Sesamoiditis is not a particularly common condition and can be difficult to diagnose and treat.

Sesamoiditis is painful inflammation of the sesamoid apparatus, which is located in the forefoot under the 1st MTPJ.

Sesamoiditis is characterised by pain at the first metatarsal sesamoid commonly occurring in combination with a plantar flexed 1st metatarsal. This condition may present as often as in 4% of overuse type foot injuries (Dennis and McKinney, 1990).

Sesamoiditis typically affects physically active young people and in my experience is more common in sporting people who require balance on the ball of the foot (such as ballet dancers, basketballer, netballer, cricket players and soccer players) – as they attempt to stop and change direction by pivoting or putting pressure on the forefoot area and specifically the ball of the 1st MTPJ.

Sesamoiditis causes pain in the ball of the foot under the 1st MTPJ and commonly affects the medial (inner) side. The pain may be constant, or it may occur with or be aggravated by, movement of the big toe joint. It may also be accompanied by swelling (edema) throughout the plantar aspect (bottom) of the forefoot.

It is reputed that the forefoot bears approximately one half the body’s weight and balances pressure on the ball of the foot.

The hallux (big toe) has two phalanges and two joints (interphalangeal joints), together with two small sesamoid bones (the medial and lateral sesamoid bones).

Figure 1: Plantar aspect.

The sesamoids are implanted or embedded in the flexor hallucis brevis tendon which exerts pressure from the big toe against the ground and aids in the act of walking during the toe-off phase of gait. The sesamoids not only have to endure the pressure of body weight and gravity, but also the constrictive pressure of the flexor hallucis brevis tendon .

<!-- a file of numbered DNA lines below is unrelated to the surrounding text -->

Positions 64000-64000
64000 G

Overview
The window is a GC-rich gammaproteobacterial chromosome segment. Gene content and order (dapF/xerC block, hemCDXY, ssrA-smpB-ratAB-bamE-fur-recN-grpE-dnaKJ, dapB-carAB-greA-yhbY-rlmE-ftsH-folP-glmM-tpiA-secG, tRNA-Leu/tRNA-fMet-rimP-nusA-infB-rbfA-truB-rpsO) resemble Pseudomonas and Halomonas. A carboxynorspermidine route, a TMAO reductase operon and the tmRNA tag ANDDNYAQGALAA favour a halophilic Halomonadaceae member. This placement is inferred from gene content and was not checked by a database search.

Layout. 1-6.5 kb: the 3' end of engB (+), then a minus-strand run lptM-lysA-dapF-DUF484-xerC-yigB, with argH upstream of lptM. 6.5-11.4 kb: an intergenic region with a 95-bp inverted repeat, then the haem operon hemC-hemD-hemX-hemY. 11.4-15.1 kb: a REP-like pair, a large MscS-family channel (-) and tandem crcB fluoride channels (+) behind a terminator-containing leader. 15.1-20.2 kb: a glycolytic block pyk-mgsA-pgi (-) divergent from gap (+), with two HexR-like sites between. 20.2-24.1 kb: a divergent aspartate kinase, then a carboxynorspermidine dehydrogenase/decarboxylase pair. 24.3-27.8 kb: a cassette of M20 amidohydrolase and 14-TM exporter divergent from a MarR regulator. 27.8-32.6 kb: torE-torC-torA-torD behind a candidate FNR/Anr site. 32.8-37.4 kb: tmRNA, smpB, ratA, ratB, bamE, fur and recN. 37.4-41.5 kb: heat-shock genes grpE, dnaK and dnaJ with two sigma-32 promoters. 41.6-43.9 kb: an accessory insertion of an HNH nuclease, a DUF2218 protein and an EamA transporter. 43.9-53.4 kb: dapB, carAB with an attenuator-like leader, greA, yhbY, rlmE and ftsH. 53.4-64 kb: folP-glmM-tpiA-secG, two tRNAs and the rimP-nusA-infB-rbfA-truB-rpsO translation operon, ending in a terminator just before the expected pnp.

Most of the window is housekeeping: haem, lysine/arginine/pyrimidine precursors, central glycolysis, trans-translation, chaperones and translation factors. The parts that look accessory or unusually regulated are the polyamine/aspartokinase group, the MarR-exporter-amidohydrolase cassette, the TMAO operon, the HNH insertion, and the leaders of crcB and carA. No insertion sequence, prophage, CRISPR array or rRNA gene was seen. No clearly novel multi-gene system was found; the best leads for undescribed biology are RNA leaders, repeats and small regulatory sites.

It is generally accepted that the sesamoids perform two principal functions:

1. Absorbing impact forces in the forefoot during walking through a series of attachments to other structures in the forefoot.

2. Acting as a fulcrum to provide the flexor tendons with a mechanical advantage as they pull the hallux down against the ground during gait.

Patients who suffer from Sesamoiditis often exhibit a fixed or mobile plantar flexed 1st metatarsal which maintains the 1st MTPJ in a plantarflexed position on impact. The lesser metatarsals are able to absorb the impact in the gait cycle, however, the 1st MTPJ is rigid and the sesamoid take the full impact during toe off.

Repetitive chronic pressure and tension on the forefoot will cause the surrounding tissues to become irritated and inflamed. In some cases the sesamoids may bifurcate and in severe cases necrosis may occur.

The practitioner should always check the patient for a Plantarflexed 1st using the common test in which the movement of the joint should be 5mm dorsiflexion, and 5mm plantar flexion – or a total range of approx 10mm.

This test will identify if there is a limitation in the joint’s range of motion due to a fixed osseous condition. To perform this test:

1. With the patient in the supine position, maintain the foot in the neutral position,

2. Grip the lesser metatarsals, line the thumbs up and the range of movement should be 5mm up and 5mm down.

Due to pronation the sesamoids displace laterally causing trauma to the sesamoid apparatus. This can change the patient’s gait as they try to compensate and may cause other upper body compensatory effects, including hip pain.


Initial treatment for sesamoiditis is usually non-invasive and includes orthotic therapy to treat the plantarflexed 1st. Generally a deflection will need to be incorporated into the orthotic to remove or reduce the pressure from this area.

Figure 2: Plantarflexed 1st Ray Deflection created in orthotic.

The Plantarflexed 1st Ray deflection is cut around the 1st MTPJ and then the edges are heated and smoothed to taper the edge of the orthotic, and avoid irritation (see Figure 2). The orthotic itself has in-built forefoot support under the 2nd to 5th and supports this area similar to a 2-5 bar.

Modifying the patients’ shoes is not overly effective as each pair would need to be modified. The easier approach is a heat mouldable orthotic incorporating a Plantarflexed 1st ray deflection modification which can be moved and transferred from shoe to shoe with relative ease.

In addition, the big toe may be bound with strapping tape (or athletic strapping) to immobilize the joint as much as possible and allow healing to take place.

Acupuncture can be used to reduce inflammation and anti inflammatory drugs can be taken to reduce swelling.


Michaud T.C. (1993) Foot Orthoses and Other Forms of Conservative Foot Care. Williams and Wilkins, Baltimore, pp.93-105.

Root M.L., Orien W.P. and Weed J.H., (1971) Clinical Biomechanics: Normal and Abnormal Function of the Foot. Clinical Biomechanics Corp, Los Angeles, Chapter 10.